A vicar has resigned following a bitter dispute with his bishop over the way a Church of England school handled an eight-year-old pupil’s plan to change gender.
The Reverend John Parker, a governor at the school, supported the boy’s wish to become a girl [I’m told by an unofficial C. of E. clerical source that this is not true — RD] but said he was silenced when he raised concerns that parents and pupils would be kept in the dark.
He also feared that staff and governors had been misled by the transgender lobby group Mermaids, which had been invited in to advise the school.
After his worries were dismissed by the bishop, Mr Parker quit the church where he had been a vicar for 14 years, and also the school after seven years as governor.
In an emotive resignation letter to his bishop, Mr Parker wrote of his fear that children were being ‘sacrificed on the altar of trans ideology’, even in Church schools.
Mr Parker said last night: ‘I was basically told by my bishop that if I wished to faithfully follow the teachings of the Bible then I was no longer welcome in the Church. It felt very much like I was being silenced by the Church and the school.’
Read the whole story. It includes a recording the Rev. Parker made of a school training session by transgender advocate group Mermaids, in which he, as an Oxford-trained biologist, politely tried to question the scientific claims the presenter was making, and was aggressively shut down.
Oh, there’s this:
Mr Parker said this upsetting incident was the final straw and followed his increasing disillusionment with the Church of England’s ‘unquestioning acceptance of a particular kind of politically correct transgender ideology’.
Last December, the Church issued new pastoral guidance encouraging ministers to create new baptism-style ceremonies for transgender people.
‘I have felt growing disquiet about the intolerance to holding different views within the Church,’ he said. ‘But when I raised my worries with bishops about the direction the Church was moving, I was told that if I didn’t accept their approach, I could leave.’
At the end of April, Mr Parker informed the primary school that he would be resigning as governor with immediate effect.
Shortly after this, he informed the Bishop of Chelmsford by letter of his decision to resign as a vicar, concluding ‘there is no longer a place for me in the Church of England’.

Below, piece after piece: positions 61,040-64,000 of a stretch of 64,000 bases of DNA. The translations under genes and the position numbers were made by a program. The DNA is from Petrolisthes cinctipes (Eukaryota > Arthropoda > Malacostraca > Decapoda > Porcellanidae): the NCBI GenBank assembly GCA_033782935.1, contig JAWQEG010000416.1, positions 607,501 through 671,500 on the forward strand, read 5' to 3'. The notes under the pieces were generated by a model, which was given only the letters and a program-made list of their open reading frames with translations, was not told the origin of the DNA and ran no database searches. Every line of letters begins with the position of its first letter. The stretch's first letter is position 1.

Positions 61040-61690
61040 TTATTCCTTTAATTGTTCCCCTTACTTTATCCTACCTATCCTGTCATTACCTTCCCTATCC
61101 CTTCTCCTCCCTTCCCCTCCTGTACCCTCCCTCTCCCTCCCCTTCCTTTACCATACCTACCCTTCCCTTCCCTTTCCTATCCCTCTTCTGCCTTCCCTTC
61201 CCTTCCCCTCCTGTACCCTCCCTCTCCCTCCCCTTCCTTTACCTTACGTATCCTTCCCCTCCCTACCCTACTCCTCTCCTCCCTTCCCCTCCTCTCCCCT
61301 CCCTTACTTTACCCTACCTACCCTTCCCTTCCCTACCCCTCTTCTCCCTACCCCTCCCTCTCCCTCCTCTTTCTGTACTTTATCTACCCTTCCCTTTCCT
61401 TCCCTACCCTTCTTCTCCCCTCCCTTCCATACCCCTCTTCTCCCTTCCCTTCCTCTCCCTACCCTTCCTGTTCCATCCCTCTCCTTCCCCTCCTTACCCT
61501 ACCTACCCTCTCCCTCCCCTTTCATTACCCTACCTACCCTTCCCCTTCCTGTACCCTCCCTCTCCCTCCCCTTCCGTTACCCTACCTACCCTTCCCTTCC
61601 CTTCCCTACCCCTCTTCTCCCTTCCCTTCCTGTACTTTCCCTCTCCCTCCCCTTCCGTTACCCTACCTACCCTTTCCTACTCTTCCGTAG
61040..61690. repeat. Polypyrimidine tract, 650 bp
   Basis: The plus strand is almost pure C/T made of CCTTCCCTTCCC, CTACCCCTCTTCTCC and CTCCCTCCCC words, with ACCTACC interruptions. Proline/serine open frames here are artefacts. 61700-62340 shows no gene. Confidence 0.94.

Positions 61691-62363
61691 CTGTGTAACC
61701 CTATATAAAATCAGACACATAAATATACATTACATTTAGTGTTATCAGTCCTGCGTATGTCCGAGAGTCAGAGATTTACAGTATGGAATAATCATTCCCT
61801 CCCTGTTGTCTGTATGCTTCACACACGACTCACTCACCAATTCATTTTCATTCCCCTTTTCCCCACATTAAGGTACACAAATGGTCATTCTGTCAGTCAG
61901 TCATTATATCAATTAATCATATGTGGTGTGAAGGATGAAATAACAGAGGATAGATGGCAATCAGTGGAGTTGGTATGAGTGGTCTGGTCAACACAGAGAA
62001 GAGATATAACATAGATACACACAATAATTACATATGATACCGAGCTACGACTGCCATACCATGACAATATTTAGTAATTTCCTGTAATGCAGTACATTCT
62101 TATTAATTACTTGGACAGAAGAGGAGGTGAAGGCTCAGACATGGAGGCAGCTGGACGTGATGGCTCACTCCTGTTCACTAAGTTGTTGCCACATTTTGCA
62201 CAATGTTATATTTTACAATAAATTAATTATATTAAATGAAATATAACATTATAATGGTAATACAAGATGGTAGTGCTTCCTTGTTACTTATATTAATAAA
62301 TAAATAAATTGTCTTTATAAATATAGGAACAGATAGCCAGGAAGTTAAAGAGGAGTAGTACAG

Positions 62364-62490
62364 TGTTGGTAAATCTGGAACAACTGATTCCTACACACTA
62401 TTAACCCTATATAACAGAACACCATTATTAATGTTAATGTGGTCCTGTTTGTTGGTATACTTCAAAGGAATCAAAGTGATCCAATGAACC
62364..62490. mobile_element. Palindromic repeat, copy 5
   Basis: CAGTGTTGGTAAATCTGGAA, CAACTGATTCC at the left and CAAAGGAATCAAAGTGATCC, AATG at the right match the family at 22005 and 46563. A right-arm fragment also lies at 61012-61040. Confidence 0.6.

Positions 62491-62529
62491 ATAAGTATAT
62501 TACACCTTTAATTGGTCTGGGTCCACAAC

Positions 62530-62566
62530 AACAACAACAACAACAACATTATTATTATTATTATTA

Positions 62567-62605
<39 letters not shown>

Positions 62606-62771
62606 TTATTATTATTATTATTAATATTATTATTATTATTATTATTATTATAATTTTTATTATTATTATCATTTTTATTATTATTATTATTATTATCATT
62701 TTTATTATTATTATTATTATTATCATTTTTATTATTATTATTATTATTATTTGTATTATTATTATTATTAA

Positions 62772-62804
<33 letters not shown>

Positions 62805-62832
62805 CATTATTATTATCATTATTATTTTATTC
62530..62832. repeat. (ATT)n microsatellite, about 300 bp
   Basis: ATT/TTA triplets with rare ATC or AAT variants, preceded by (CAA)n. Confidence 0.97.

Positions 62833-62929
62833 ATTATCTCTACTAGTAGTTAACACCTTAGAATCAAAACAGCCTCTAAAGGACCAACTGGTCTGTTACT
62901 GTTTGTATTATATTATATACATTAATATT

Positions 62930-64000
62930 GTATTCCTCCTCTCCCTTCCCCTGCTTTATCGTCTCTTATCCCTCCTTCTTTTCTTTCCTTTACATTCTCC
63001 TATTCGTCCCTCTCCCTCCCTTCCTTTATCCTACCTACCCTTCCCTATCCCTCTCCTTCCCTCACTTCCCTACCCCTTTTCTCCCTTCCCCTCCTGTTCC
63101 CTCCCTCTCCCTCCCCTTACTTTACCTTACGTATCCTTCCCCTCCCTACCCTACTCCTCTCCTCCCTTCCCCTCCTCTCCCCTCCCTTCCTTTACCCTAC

Please understand that this Church of England school did not want parents to know what their children were being taught and exposed to there. When the vicar tried to stand up for Christian principles, and even to pose skeptical scientific questions, he was shot down, and invited to leave the Church itself by his bishop. These revolutionaries want to operate in the dark. Why do you suppose that is?
My C. of E. source said:
For American readers, who may not understand the British schools system, this is a “state” school, in that it is funded by the government, and subject to government inspection and control. The governing body for schools is the a board of maybe 12 or 15 governors, who are responsible for managing the school, including hiring staff. They would include the head teacher, an elected member of staff, elected representatives of the parents, and representatives of the local community. In this case, it is also a Church of England school, so the local vicar (parish minister) would be a governor, and the school is expected to maintain a “Christian ethos”. Typically, the vicar would visit the school once a week to lead worship for the children. I did this [once, and] it was the best part of my job, and a wonderful evangelistic and pastoral opportunity.
The Mermaids organisation has issued a press release in response to the Mail’s story: https://www.mermaidsuk.org.uk/press-enquiry-from-the-mail-on-sunday-25th-may-2019.html, and there is a response to the press release here: https://www.transgendertrend.com/analysis-mermaids-press-statement/?unapproved=8719&moderation-hash=1fc04065fb1174ff108d14ff79460ed9&fbclid=IwAR1zY0fvghpOhSDd9lRPGhVX895olIyySwT48LhsXYT6FnpFfGC0j7upGho#comment-8719
Also, your Reformed readers will be very interested to know that the village in question is Fordham in Essex, where the great Puritan theologian John Owen was vicar four hundred years ago. John Parker is his successor.
The line between good and evil doesn’t pass between the church and the world. These days in particular, it passes right down the middle of churches.
Watch this short clip to hear parts of the training claims, and reflections by the Rev. Parker, who emphasizes that this gender ideology is being imposed on everyone, without the right to question any of it. Says Parker, “We are being told what to think.” He’s right. In cases like this, the institutional church is the enemy of faithful Christians.